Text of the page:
Municipal elections in most countries are not a big deal. But the Jerusalem municipal elections are a big deal for Palestinians, who have boycotted every election held in the city since 1967. Ever since the Israelis occupied east Jerusalem and unilaterally declared that the city's two sides are now a “united city,” Palestinians have refused to field candidates or vote for the city council and mayor. This has resulted in Jewish Israelis continuously gaining every seat on the council of a city with between 250,000 to 350,000, depending on whether Palestinian Jerusalemites on the other side of the wall are included in the count.
On Oct. 8, the Arab affairs department of the Palestine Liberation Organization (PLO) issued a statement calling on east Jerusalem residents not to vote in the elections scheduled for Oct. 22. The PLO said the municipality supports settlements in east Jerusalem and is turning it into a Jewish city, “which is a national and political issue and not an issue of providing services.”
“Participating in these elections will be considered normalization with the Israeli occupation authority, which means legitimizing the annexation of Jerusalem,” read the statement.
The call on Palestinians not to participate will certainly be heeded. In no previous elections have Palestinians in Jerusalem participated with numbers more than single digits.
Normally, Palestinians living under occupation would not even be qualified to run in any Israeli-run city elections, but in Jerusalem where Israeli law applies, Palestinian holders of permanent residency cards can vote for city council even though they would need to become citizens to vote for the Israeli Knesset elections.
In similar struggles around the world, local communities have often chosen to avoid or boycott national general elections while agreeing to participate in local elections, which have less of a political connotation and more of a service orientation. Islamist movements in Israel and Jordan, for example, have participated in local polls but boycotted national ones.
But in Jerusalem, everything from picking up garbage to the sewage system to schools and hospitals is political. Discrimination in planning, building and land expropriation has been thoroughly investigated and documented by human rights organizations.
The issue of elections in Jerusalem has perplexed Palestinian politicians and public activists. On the one hand, there is unanimous agreement that participating in the elections by running a list of candidates or by a considerable number of people voting would be seen as legitimizing the unilateral Israeli annexation of the holy city. On the other hand, 46 years of boycotts have allowed Israeli Jewish mayors and council members to have a free hand in spending the city’s budgets, approving city plans and making a significant impact in the city's life.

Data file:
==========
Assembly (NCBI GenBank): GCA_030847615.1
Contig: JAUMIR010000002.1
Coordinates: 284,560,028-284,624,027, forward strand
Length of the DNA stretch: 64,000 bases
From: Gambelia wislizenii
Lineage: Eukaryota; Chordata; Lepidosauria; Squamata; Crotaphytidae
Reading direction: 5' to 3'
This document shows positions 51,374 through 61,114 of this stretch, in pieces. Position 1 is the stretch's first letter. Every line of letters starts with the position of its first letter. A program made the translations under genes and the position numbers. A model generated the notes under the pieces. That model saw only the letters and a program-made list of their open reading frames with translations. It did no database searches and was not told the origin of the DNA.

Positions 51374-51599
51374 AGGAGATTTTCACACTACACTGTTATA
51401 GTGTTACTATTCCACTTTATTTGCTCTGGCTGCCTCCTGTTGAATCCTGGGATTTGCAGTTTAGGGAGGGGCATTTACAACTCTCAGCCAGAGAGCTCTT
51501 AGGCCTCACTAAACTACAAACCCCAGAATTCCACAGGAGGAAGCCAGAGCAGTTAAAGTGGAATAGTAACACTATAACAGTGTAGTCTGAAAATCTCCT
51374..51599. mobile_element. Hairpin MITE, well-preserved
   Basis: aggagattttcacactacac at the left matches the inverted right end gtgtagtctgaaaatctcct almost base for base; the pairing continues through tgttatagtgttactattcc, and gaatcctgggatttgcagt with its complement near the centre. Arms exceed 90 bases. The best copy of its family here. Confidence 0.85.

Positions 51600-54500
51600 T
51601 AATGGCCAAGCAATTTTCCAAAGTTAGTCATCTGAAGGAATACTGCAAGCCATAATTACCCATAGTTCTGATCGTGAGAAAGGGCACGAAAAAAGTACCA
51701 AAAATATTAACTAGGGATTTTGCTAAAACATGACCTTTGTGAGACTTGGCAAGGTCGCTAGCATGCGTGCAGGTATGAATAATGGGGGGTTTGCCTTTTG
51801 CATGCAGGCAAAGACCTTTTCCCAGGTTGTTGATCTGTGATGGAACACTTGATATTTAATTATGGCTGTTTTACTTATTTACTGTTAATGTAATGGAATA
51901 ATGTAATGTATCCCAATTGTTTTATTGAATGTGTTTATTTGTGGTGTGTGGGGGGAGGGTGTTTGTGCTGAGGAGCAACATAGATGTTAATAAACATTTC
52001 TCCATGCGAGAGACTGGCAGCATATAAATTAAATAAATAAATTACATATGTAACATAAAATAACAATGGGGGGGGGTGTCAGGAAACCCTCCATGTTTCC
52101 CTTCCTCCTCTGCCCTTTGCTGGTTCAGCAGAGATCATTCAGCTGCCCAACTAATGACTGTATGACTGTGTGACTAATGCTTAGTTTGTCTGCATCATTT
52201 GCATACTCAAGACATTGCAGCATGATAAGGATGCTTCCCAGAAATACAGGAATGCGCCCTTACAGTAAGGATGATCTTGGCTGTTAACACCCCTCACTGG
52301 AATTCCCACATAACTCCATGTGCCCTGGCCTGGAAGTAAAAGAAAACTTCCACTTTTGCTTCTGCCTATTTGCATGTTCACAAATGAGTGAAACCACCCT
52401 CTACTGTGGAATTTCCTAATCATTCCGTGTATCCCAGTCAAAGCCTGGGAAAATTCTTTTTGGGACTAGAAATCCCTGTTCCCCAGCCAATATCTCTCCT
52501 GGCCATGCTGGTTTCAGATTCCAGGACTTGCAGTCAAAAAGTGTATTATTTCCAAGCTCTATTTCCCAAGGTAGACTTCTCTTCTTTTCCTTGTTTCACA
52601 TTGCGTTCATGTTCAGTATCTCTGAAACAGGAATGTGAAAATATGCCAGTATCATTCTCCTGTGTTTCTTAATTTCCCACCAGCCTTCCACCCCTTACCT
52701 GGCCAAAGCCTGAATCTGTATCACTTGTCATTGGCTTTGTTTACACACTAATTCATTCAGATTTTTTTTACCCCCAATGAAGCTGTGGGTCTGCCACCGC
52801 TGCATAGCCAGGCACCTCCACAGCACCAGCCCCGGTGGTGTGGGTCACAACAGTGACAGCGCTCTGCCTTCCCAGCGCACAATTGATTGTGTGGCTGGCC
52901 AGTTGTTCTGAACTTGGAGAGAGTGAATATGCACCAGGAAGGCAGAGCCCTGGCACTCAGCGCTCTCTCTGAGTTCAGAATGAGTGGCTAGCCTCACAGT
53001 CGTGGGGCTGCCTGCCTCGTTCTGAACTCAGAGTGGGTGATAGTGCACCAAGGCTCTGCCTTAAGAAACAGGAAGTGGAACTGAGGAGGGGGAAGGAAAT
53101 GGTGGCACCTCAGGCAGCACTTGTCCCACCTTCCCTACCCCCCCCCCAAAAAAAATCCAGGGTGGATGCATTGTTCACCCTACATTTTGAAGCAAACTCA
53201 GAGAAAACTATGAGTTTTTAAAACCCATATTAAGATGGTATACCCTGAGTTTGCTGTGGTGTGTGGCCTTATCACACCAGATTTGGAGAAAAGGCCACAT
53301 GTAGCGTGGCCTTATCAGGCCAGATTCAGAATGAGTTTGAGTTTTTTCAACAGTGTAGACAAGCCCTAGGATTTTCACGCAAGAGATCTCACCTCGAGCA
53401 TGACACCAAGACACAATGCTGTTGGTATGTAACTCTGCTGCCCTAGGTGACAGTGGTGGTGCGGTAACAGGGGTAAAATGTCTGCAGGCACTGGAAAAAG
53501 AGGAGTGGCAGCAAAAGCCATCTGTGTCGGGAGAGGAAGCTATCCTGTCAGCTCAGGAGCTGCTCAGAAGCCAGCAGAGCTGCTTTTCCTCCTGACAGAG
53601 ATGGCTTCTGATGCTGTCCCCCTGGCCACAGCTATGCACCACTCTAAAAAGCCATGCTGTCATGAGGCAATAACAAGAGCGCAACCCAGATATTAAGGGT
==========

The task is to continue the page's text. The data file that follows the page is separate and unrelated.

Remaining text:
Palestinians insist that the Israeli policy in Jerusalem is clearly meant to keep Palestinians a small minority in the city. Israeli planning policy has choked housing in Arab neighborhoods, forcing many to build homes without a license or leave the city. Once an unlicensed home is built and discovered, Israeli demolition orders are issued. Law in Israel requires the owner of an illegally built house to demolish it himself or risk paying a further fine in addition to the cost of the destruction of their homes.
In 1988, respected Palestinian newspaper editor Hanna Siniora decided he wanted to field a list of Palestinian nationalists for the city’s municipality. The timing was bad as the Palestinian areas were witnessing the first ever uprising. As a result of the intifada and the anger of Palestinians against the status quo, the idea was short-lived. Other factors also added to the pressure on Siniora. Unknown assailants torched his car outside his Beit Hanina home and leaflets denounced his call, resulting in the death of the idea. Ironically, it was Jerusalem that ignited the second intifada.
Palestinians pay a high city tax called arnona. Palestinian Jerusalemites who do not pay the tax or who choose to live outside the city limits risk losing their residency and right to live in the city. Israeli policy to limit Palestinian residency in the city of Jerusalem is seen by many as a form of ethnic cleansing. Some right-wing Israelis call their own policies toward Jerusalemites the “transfer policy,” in reference to their attempts to use administrative acts to cause Palestinians to "transfer" outside Jerusalem and also outside the Palestinian areas.
The status of Jerusalem has been approved in the current elections as one of the permanent status issues that negotiators are expected to tackle within the allotted nine-month period of peace talks. Many experts feel that the issue of Jerusalem is probably the hardest nut to crack in the complicated Palestinian-Israeli conflict.
Daoud Kuttab is a columnist for Al-Monitor's Palestine Pulse. A Palestinian journalist and media activist, he is a former Ferris Professor of journalism at Princeton University and is currently the director-general of Community Media Network, a not-for-profit organization dedicated to advancing independent media in the Arab region. On Twitter: @daoudkuttab
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